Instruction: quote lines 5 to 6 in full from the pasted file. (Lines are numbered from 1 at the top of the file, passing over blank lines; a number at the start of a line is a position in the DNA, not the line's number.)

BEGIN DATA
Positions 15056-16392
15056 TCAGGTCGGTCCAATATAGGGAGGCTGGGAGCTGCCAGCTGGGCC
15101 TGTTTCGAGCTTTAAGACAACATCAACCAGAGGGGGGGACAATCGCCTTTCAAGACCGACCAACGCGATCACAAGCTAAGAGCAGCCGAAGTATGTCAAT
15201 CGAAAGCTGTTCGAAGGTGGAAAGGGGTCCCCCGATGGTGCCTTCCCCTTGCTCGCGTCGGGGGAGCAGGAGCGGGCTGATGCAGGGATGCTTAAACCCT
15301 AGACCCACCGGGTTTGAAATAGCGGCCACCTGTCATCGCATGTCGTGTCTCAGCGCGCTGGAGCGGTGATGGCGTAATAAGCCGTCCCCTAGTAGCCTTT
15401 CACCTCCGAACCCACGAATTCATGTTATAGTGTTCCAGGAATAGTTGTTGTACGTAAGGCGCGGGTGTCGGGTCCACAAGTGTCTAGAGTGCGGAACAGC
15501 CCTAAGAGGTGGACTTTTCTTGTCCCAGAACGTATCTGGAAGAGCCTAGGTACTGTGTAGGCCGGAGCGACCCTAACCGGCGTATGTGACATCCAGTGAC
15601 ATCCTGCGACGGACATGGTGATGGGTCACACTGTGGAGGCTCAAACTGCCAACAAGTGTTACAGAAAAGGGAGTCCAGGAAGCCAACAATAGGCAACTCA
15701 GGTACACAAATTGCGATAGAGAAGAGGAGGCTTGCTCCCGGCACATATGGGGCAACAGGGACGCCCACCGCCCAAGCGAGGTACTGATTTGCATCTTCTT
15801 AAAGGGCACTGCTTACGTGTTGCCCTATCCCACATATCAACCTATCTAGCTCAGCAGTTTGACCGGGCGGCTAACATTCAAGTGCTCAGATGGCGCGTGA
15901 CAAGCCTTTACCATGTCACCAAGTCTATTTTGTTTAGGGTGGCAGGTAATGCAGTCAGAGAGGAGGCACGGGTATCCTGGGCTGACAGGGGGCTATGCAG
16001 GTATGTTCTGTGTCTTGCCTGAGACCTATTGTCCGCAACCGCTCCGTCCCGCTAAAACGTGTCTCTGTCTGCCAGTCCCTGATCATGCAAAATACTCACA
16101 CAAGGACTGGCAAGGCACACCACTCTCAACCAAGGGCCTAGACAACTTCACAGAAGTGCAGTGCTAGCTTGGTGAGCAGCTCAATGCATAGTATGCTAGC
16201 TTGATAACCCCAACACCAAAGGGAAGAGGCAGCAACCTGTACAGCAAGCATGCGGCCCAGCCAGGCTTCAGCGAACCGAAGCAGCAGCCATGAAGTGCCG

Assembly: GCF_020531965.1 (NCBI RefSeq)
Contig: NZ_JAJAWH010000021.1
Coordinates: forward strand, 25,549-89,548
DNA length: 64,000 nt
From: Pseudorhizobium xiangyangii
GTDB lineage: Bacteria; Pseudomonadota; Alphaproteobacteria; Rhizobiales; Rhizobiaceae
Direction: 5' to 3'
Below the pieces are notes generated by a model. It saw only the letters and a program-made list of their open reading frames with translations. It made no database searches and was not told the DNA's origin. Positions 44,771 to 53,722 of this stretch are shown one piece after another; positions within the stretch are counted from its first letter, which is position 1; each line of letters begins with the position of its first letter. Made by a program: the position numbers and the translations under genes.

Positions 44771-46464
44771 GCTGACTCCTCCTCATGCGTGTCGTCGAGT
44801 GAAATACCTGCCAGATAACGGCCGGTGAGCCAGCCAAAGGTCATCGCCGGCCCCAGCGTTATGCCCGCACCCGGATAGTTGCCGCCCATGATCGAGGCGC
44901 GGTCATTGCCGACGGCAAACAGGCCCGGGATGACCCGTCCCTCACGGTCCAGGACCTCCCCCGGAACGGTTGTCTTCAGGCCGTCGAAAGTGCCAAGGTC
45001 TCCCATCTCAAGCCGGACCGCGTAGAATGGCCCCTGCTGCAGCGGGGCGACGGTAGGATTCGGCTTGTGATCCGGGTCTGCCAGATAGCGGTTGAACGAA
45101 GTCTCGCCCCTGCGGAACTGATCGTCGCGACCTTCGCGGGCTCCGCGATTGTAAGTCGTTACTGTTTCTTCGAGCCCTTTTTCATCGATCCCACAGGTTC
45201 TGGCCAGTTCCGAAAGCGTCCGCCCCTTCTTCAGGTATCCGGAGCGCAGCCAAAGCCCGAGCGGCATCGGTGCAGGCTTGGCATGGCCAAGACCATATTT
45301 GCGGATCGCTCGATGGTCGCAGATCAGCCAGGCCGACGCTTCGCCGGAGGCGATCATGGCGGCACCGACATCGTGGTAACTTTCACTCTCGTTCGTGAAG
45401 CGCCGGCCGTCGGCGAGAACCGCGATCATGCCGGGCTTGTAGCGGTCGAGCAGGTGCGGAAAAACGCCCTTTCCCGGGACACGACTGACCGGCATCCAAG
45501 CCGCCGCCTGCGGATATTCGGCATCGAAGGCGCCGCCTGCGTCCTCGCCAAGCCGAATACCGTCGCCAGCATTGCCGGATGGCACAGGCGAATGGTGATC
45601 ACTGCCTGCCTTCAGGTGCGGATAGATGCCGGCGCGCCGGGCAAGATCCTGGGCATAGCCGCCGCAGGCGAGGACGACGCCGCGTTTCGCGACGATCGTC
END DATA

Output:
15301 AGACCCACCGGGTTTGAAATAGCGGCCACCTGTCATCGCATGTCGTGTCTCAGCGCGCTGGAGCGGTGATGGCGTAATAAGCCGTCCCCTAGTAGCCTTT
15401 CACCTCCGAACCCACGAATTCATGTTATAGTGTTCCAGGAATAGTTGTTGTACGTAAGGCGCGGGTGTCGGGTCCACAAGTGTCTAGAGTGCGGAACAGC